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Section 252

Paul Brislen, Editor. 30 May 2019, 6:51 am

After a lot of excitement and visions of Tom Cruise abseiling in to Treasury to steal the NOC list, I mean Budget 2019 documents, it seems instead that someone was trying out search terms in the website's search bar.

And so we can probably stand down the spy satellites and roving vans with the dishes on their roofs and look instead at whether our Crimes Act is really up to the task of identifying what is and isn't unauthorised access of a computer system.

Treasury says it built a clone website as part of its preparations for Budget Day. This gave it an exact copy of its real website to work on and to test without exposing the real website to the rigours of the world.

Budget websites typically contain a huge amount of information and so not only will the site itself get very busy on the day of launch, the search function will come under intense pressure as people try to find their particular areas of interest. As someone who has battled through previous websites looking for key phrases, I can attest to how important this feature is.

"As part of the search function on the website, content is indexed to make the search faster. Search results can be presented with the text in the document that surrounds the search phrase," says the statement from Treasury, which meant anyone searching on the clone site would return a few lines of text to provide context for the search result.

"This would return a few sentences - that included the headlines for each Vote paper - but the search would not return the whole document."

So no sign of anyone having access to the actual documents, just to the line or two of information you typically get when searching for something.

Not hacking, says the police, although both Treasury and GCSB are continuing to review the case because they've identified three IP addresses used to perform more than 2000 searches. One IP address came from within Parliamentary Services, one from 2Degrees and one from Vocus.

Does this suggest someone inside Parliamentary Services was having a look, realised they could see what looks like part of a Budget document and then they tried again from a mobile device and then from home? That seems plausible, so investigations will continue.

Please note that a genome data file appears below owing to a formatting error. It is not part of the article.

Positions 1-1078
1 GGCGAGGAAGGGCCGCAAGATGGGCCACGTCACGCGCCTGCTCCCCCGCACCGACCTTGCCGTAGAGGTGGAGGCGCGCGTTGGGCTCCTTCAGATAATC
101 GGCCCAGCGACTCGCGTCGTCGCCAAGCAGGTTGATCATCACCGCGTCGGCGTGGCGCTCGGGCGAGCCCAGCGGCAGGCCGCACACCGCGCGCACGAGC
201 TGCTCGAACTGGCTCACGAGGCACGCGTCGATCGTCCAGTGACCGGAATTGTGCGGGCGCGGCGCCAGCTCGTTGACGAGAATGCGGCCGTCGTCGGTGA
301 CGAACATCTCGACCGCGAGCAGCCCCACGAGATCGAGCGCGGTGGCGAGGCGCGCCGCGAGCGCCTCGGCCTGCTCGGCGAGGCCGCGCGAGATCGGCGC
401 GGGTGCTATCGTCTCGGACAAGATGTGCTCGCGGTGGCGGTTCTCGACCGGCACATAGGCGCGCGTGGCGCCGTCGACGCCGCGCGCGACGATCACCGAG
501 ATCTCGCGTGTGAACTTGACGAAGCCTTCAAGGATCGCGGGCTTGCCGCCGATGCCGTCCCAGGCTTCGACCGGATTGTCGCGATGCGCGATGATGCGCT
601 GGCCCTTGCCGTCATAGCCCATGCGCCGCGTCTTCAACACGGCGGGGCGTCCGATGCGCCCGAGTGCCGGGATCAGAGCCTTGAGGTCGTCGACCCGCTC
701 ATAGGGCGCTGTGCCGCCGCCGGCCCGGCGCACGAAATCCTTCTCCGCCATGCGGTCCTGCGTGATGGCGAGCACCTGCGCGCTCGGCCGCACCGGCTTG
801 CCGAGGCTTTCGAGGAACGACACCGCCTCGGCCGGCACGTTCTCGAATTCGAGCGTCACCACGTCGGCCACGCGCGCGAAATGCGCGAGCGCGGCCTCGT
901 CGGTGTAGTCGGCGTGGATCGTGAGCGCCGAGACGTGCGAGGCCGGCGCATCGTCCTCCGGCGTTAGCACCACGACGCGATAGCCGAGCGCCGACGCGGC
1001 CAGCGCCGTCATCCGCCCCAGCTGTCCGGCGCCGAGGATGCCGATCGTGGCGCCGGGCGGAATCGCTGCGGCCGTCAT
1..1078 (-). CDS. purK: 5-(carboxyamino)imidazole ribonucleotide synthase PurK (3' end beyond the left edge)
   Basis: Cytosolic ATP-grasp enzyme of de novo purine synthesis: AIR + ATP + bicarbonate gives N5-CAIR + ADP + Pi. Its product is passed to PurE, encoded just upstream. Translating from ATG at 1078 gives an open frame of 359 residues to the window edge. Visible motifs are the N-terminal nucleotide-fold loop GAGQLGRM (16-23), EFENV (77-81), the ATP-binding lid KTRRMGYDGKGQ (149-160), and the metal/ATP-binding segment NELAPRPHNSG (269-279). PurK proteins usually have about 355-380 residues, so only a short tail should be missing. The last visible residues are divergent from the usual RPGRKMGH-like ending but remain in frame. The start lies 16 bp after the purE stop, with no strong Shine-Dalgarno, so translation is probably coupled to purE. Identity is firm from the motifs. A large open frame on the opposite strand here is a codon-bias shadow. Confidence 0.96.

But is "noodling around a website looking for information" actually legal?

Section 252 of the Crimes Act makes specific mention of this:

Accessing computer system without authorisation

(1)    Every one is liable to imprisonment for a term not exceeding 2 years who intentionally accesses, directly or indirectly, any computer system without authorisation, knowing that he or she is not authorised to access that computer system, or being reckless as to whether or not he or she is authorised to access that computer system.

So, you're committing a crime if you access a computer system without authorisation, or if you know you're not allowed access or you're being reckless as to whether you're authorised or not.

It would make sense that this applies to the 2Degrees and Vocus IP addressees because I'm fairly sure users of the Treasury IT system will be required to sign up to a contract that says you can't take your work home with you or something similar.

But what about the Parliamentary Services IP user?

They may also not have authorisation, but the next section of the Act could well come into play here:

(2)    To avoid doubt, subsection (1) does not apply if a person who is authorised to access a computer system accesses that computer system for a purpose other than the one for which that person was given access.

So if you've got permission to use the system and then use it for something other than the purpose you were given access for, you're not hacking.

This was most visibly brought into play in 2012 when Keith Ng discovered he could access a lot of Ministry of Social Development (MSD) material through the kiosks thoughtfully provided by the Ministry in some of its branches. By providing the kiosks, MSD gave Ng access to the system - what he chose to do with it is within the the law. 

Of course none of this has been tested in the courts, and I am not a lawyer, and as Keith himself freely pointed out more recently, "DO NOT BE MORE LIKE KEITH WITHOUT SEEKING LEGAL ADVICE FIRST".

Treasury's investigation is continuing and the question of who at Parliamentary Services accessed the information, whether they were authorised to do so and whether they're the same person as the one who accessed the clone site via 2Degrees and Vocus will no doubt feature largely, but for now, it's on with the show as Budget Day looms large.


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